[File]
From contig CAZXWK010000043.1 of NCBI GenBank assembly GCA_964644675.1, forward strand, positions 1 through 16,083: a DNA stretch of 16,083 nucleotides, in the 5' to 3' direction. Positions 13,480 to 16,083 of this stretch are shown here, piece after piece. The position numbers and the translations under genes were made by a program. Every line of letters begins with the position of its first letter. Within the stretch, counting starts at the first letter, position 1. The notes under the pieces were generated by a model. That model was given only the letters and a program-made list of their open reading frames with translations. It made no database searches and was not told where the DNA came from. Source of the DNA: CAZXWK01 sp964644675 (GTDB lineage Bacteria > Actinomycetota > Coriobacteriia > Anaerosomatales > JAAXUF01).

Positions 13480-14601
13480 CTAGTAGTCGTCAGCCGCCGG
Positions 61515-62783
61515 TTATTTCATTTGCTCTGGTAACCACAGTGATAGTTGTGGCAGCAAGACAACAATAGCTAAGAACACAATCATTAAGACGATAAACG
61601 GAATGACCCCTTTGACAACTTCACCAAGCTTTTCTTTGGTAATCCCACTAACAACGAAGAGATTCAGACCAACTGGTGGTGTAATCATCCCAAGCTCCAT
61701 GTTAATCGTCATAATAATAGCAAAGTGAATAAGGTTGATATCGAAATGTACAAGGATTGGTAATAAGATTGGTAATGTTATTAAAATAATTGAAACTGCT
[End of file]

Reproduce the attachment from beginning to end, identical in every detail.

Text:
From contig CAZXWK010000043.1 of NCBI GenBank assembly GCA_964644675.1, forward strand, positions 1 through 16,083: a DNA stretch of 16,083 nucleotides, in the 5' to 3' direction. Positions 13,480 to 16,083 of this stretch are shown here, piece after piece. The position numbers and the translations under genes were made by a program. Every line of letters begins with the position of its first letter. Within the stretch, counting starts at the first letter, position 1. The notes under the pieces were generated by a model. That model was given only the letters and a program-made list of their open reading frames with translations. It made no database searches and was not told where the DNA came from. Source of the DNA: CAZXWK01 sp964644675 (GTDB lineage Bacteria > Actinomycetota > Coriobacteriia > Anaerosomatales > JAAXUF01).

Positions 13480-14601
13480 CTAGTAGTCGTCAGCCGCCGG
Positions 61515-62783
61515 TTATTTCATTTGCTCTGGTAACCACAGTGATAGTTGTGGCAGCAAGACAACAATAGCTAAGAACACAATCATTAAGACGATAAACG
61601 GAATGACCCCTTTGACAACTTCACCAAGCTTTTCTTTGGTAATCCCACTAACAACGAAGAGATTCAGACCAACTGGTGGTGTAATCATCCCAAGCTCCAT
61701 GTTAATCGTCATAATAATAGCAAAGTGAATAAGGTTGATATCGAAATGTACAAGGATTGGTAATAAGATTGGTAATGTTATTAAAATAATTGAAACTGCT